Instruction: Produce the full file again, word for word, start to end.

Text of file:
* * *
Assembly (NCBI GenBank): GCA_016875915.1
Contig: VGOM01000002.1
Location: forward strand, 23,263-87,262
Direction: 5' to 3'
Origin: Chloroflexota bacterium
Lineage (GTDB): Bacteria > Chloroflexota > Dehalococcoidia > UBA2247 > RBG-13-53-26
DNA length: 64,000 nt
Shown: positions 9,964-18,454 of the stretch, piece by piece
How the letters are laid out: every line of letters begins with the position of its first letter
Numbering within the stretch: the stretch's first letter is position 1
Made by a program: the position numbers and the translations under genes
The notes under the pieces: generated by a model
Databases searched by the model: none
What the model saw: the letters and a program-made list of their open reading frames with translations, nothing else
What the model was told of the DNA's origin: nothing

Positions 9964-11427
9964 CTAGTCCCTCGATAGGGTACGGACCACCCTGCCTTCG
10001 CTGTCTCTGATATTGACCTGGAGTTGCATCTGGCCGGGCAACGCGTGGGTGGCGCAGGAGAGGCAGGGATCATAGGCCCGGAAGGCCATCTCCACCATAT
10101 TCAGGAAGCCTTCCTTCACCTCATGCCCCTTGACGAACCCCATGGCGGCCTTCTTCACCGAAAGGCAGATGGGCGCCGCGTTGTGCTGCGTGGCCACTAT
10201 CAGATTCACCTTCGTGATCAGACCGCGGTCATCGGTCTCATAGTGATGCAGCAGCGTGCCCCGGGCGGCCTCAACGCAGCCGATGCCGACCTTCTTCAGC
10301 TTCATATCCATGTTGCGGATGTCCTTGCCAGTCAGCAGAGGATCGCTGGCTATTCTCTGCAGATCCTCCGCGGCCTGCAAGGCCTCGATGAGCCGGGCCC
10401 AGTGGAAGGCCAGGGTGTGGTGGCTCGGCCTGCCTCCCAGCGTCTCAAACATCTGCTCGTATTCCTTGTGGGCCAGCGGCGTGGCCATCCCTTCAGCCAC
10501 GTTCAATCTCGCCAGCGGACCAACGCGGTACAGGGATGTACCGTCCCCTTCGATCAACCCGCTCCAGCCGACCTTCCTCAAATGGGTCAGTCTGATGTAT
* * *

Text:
Assembly (NCBI GenBank): GCA_016875915.1
Contig: VGOM01000002.1
Location: forward strand, 23,263-87,262
Direction: 5' to 3'
Origin: Chloroflexota bacterium
Lineage (GTDB): Bacteria > Chloroflexota > Dehalococcoidia > UBA2247 > RBG-13-53-26
DNA length: 64,000 nt
Shown: positions 9,964-18,454 of the stretch, piece by piece
How the letters are laid out: every line of letters begins with the position of its first letter
Numbering within the stretch: the stretch's first letter is position 1
Made by a program: the position numbers and the translations under genes
The notes under the pieces: generated by a model
Databases searched by the model: none
What the model saw: the letters and a program-made list of their open reading frames with translations, nothing else
What the model was told of the DNA's origin: nothing

Positions 9964-11427
9964 CTAGTCCCTCGATAGGGTACGGACCACCCTGCCTTCG
10001 CTGTCTCTGATATTGACCTGGAGTTGCATCTGGCCGGGCAACGCGTGGGTGGCGCAGGAGAGGCAGGGATCATAGGCCCGGAAGGCCATCTCCACCATAT
10101 TCAGGAAGCCTTCCTTCACCTCATGCCCCTTGACGAACCCCATGGCGGCCTTCTTCACCGAAAGGCAGATGGGCGCCGCGTTGTGCTGCGTGGCCACTAT
10201 CAGATTCACCTTCGTGATCAGACCGCGGTCATCGGTCTCATAGTGATGCAGCAGCGTGCCCCGGGCGGCCTCAACGCAGCCGATGCCGACCTTCTTCAGC
10301 TTCATATCCATGTTGCGGATGTCCTTGCCAGTCAGCAGAGGATCGCTGGCTATTCTCTGCAGATCCTCCGCGGCCTGCAAGGCCTCGATGAGCCGGGCCC
10401 AGTGGAAGGCCAGGGTGTGGTGGCTCGGCCTGCCTCCCAGCGTCTCAAACATCTGCTCGTATTCCTTGTGGGCCAGCGGCGTGGCCATCCCTTCAGCCAC
10501 GTTCAATCTCGCCAGCGGACCAACGCGGTACAGGGATGTACCGTCCCCTTCGATCAACCCGCTCCAGCCGACCTTCCTCAAATGGGTCAGTCTGATGTAT